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not for a great many players, even those who use the strap use it mostly only for safety or to create a pivoting point

Note how all three players pictured hold the horn much higher than is typically seen. If you hold the soprano sax close to horizontal, the load on the right thumb from the weight of the thing is now resisted by a "clamping" of the thumb (similar to the muscles you would use to pinch something between your thumb and the side of your index finger). The thumb is much much stronger in that direction than in a straight side load.

A secondary benefit to playing the soprano more horizontally is that it gets you further from the clarinet embouchure and closer to the embouchure of the other saxophones. I find that everything on the soprano responds better with a more horizontal position.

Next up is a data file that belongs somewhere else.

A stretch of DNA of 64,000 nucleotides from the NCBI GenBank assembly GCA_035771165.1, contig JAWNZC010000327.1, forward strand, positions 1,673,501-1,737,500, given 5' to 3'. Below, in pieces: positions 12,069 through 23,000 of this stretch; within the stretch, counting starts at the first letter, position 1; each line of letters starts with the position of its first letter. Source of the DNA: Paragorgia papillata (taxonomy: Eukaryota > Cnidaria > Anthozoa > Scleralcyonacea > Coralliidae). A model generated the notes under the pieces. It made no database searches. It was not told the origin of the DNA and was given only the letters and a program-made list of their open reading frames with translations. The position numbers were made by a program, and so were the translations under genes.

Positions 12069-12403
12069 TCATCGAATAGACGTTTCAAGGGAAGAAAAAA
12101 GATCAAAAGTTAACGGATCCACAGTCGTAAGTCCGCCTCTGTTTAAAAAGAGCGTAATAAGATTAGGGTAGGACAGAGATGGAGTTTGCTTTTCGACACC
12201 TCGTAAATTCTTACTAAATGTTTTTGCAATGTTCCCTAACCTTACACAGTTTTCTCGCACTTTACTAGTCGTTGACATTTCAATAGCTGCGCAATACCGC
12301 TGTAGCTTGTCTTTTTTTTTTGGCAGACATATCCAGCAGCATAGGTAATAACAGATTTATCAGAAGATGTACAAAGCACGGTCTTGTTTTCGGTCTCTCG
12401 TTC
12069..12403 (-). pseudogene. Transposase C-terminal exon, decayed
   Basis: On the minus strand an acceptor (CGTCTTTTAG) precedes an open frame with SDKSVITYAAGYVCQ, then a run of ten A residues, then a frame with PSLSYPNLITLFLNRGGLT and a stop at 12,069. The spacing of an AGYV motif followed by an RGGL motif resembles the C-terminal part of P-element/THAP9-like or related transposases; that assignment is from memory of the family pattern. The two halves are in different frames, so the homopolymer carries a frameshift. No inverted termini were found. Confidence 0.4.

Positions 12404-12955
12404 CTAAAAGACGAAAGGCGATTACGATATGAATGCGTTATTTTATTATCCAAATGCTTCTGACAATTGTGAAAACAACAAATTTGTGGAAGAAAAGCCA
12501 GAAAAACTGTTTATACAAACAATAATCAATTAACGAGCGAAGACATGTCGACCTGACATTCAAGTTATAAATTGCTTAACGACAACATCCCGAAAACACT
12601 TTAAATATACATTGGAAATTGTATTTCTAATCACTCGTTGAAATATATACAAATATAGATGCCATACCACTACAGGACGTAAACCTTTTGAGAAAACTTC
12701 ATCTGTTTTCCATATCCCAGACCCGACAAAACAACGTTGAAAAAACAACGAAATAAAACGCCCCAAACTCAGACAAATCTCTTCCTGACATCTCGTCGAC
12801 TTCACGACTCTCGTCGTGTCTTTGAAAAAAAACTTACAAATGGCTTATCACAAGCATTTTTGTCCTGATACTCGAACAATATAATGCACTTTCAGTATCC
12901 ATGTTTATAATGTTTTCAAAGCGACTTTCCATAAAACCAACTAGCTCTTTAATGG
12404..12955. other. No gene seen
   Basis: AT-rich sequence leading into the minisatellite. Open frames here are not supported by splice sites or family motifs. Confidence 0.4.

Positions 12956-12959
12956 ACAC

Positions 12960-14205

If you hold the soprano out more horizontally, the benefit of the strap kind of disappears, because the strap is no longer working against gravity.

Even with a better playing position, the shape of the part that touches your thumb is important and I wouldn't hesitate to alter it so edges aren't digging into the thumb.

Long ago someone told me, or I read, "play the soprano straight out, it's not a clarinet" and that's what I've done since.

I am sure, now, that lots of people will post pictures of high grade soprano saxophonists holding the thing downward. I'm just telling you what has worked for me.
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